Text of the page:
One more thing:  Talk to the person taking donations and ask about items that the thrift store doesn’t want.  For example, one of the thrift stores closest to my home does not accept more than five books at a time because they have so many.  (I broke up my John Grisham collection into several donations a couple of years ago for this reason.)  At least in my area, even ragged clothes can be used; Goodwill shreds them, and the Navy buys them for use as rags on the ships here.  So I donate items liberally.  But do keep in mind that items such as irreparably broken toys and puzzles with missing pieces are best sent to the trash.

Time required:  Less than an hour including driving time, but the time required depends on how many items you are taking to be donated and where the donation center is in relation to your home.

Organize your scarves.

You should have sorted through your scarves yesterday.  Today, you’ll need to organize them.  Maybe you just have one and you have a hook on your closet door to store it on.  But if you’re like me and you have more than a few scarves, you’ll need another way to organize them.  As I’ve mentioned previously, I’m cheap, so I tried just hanging them on a hanger for years.  They were constantly falling off even non-slip hangers.  I ultimately bought two scarf organizer hangers on clearance for around $5 from Burlington Coat Factory, and now all of my scarves are organized in one visible place–and I can move the hanger to the back of the closet during the summer.

If you’d like some different ideas for organizing your scarves, check out my Pinterest board on the topic:

Time required:  I spent quite a bit of time in stores searching for a good organizer, but just five minutes organizing the scarves after I found it.  Your mileage may vary, obviously, depending on the number of scarves you have and how you decide to store and organize them.

Sort through your scarves.

I’m sure that some of you have no scarves, but even though I lived in Florida for most of my life, I have a lot of them.  However, I typically look back in the spring and realize that I did not wear all of them during the winter season.  So in the interest of decluttering, I will need to donate or sell the ones I do not wear.  This is one of the harder decluttering tasks for me because I truly love my scarves.  But if I don’t wear them, they are simply wasting space.

So today, spend some time decluttering your scarves if you have them.

Time required:  Five minutes.  And yes, I did decide to donate one scarf.  My uncle’s ex-wife bought it for me when I was in high school, she has been particularly vicious to him since their separation and subsequent divorce–oh, and it’s too short.  🙂

Organize and store your jewelry.

Now that you have sorted through your jewelry, you should figure out a way to store it.  I bought a jewelry storage center at Marshalls about five ago for around $35, more than what I wanted to spend (secret:  I’m cheap), but well worth it.  The one I have holds bracelets, necklaces, rings, earrings, and watches, so it’s multi-functional.  If you are in the market to purchase a jewelry organizer, I would suggest looking at Marshalls, TJ Maxx, Ross, and Bealls for decently priced organizers, but you might also see if your local craft boutique carries refinished vintage jewelry boxes.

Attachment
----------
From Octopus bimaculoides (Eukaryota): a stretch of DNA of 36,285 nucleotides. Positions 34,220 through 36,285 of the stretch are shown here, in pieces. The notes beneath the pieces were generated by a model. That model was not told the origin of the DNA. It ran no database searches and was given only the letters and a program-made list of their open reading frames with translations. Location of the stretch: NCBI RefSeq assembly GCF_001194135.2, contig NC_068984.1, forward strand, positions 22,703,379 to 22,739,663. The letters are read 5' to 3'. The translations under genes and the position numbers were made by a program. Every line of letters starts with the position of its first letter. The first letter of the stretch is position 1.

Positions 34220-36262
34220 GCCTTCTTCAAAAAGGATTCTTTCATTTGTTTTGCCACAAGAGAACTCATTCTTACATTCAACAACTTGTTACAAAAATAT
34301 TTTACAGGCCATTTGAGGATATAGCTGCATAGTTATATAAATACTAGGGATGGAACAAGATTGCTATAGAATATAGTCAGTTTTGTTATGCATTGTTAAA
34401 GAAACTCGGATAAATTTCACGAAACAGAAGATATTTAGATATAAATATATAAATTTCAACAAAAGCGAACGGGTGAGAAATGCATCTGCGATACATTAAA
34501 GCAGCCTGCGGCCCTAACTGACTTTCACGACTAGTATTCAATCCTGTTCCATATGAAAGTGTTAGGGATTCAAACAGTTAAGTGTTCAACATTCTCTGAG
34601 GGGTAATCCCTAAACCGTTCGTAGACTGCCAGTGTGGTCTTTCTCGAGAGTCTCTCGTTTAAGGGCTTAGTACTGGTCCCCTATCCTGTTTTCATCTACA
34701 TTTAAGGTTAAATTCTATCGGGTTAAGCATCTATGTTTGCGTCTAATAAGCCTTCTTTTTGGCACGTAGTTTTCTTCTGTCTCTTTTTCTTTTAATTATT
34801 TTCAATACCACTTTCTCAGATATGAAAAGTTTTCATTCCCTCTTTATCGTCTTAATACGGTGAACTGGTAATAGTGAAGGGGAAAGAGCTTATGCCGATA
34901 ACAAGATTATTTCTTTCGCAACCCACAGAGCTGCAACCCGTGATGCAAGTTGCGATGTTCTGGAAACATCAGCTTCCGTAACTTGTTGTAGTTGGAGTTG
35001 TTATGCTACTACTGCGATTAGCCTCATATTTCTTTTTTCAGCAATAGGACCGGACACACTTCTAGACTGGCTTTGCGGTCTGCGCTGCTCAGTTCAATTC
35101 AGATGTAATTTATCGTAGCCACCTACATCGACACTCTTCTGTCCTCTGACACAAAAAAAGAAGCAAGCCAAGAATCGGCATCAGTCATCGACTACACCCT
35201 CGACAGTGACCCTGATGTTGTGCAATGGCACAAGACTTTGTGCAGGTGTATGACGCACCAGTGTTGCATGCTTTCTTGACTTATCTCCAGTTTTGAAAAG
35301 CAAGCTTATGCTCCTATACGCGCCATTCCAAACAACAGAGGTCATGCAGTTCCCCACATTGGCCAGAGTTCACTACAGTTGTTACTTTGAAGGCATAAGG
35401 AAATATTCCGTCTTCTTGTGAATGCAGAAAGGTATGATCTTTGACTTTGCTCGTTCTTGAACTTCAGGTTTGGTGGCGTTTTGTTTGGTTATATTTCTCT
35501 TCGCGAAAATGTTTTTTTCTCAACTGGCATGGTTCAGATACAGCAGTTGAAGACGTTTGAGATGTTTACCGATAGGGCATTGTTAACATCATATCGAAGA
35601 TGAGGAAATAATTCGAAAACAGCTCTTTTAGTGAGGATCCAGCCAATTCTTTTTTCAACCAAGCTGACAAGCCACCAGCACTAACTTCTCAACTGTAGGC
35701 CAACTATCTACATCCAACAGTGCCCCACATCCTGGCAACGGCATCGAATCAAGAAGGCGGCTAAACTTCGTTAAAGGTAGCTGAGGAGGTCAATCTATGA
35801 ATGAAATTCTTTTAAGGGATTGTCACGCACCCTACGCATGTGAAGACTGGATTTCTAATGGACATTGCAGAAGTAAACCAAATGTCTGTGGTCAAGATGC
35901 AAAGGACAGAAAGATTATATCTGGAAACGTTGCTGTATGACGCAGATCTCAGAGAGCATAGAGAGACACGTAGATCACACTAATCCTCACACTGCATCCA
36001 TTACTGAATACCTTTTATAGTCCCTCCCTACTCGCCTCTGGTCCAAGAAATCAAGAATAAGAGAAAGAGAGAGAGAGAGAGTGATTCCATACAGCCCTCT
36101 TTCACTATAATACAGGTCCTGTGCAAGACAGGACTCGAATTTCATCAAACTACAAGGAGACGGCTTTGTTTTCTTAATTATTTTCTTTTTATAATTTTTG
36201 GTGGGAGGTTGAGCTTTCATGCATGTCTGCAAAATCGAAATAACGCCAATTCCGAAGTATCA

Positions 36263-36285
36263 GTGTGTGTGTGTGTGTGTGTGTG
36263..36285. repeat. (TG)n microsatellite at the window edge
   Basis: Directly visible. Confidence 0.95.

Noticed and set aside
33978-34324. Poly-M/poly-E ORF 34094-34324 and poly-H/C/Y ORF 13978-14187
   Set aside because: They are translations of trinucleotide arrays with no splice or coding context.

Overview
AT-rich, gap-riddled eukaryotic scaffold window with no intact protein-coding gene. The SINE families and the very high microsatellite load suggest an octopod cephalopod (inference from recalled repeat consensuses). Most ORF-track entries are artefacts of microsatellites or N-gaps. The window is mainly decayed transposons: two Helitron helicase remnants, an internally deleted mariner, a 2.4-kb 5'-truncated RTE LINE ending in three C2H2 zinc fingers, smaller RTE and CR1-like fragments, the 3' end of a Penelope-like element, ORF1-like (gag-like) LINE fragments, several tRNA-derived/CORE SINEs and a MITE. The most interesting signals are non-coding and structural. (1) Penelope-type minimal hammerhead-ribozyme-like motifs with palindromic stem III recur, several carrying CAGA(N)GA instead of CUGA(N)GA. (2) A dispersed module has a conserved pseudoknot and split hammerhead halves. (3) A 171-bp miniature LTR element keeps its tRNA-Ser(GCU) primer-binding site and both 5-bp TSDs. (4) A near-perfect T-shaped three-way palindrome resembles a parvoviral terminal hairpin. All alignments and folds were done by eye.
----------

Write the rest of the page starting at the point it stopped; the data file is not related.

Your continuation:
If you’re looking for a less expensive or a do-it-yourself option, check out my new Pinterest board about how to organize your jewelry!  (Again, this board is on my new Simplify. Declutter. Organize Pinterest profile for my new blog.)

If you have mostly rings, you could try a ring display case.  Rings can also go in a ring dish, which can be something as simple as a $1.99 dipping bowl from Target or Pier 1.  If you have a lot of necklaces and bracelets, you will need something different, obviously, something that will not allow these to become tangled.  You can also combine these ideas and use, for example, the mug holder to hold bracelets and necklaces and dishes to hold your rings.

Time required:  I organized my jewelry into my organizer five years ago.  I spent about an hour on this task, and thanks to how complete my own organizer is, it has stayed organized!  Your mileage will vary.  Obviously, if you decide to build your own jewelry organizer–especially one of those beautiful wooden ones!–you will spend a great deal more time on this task.

 

 

Sort through your jewelry.

By now, you should be finished or nearly finished sorting through your clothing.  The task for the next few days is to sort through your jewelry.

If you have sentimental jewelry that you have no intention of wearing, I would recommend putting it in a safe or safe deposit box along with a note of the jewelry’s significance.  Otherwise, if you have jewelry you haven’t worn in ages, consider donating it to the local thrift store.  If you have damaged jewelry (I have a pearl necklace with a broken clasp, for example), get it repaired.

One note:  I’ve simplified my worries in the last couple of years by focusing on wearing jewelry that doesn’t feel irreplaceable.  For example, the “diamond” earrings and pendant I wear on a daily basis don’t contain real diamonds.  I’m content now with lab-created sapphires and emeralds because I don’t worry about losing them in public.  I still wear my diamond engagement ring, but other than that, most of my “public” jewelry was $50 or less.

Time required:  An hour or so for me, mainly because I have a hard time parting with items with a sentimental attachment, such as the myriad pieces of jewelry I received over the years for participating in various weddings.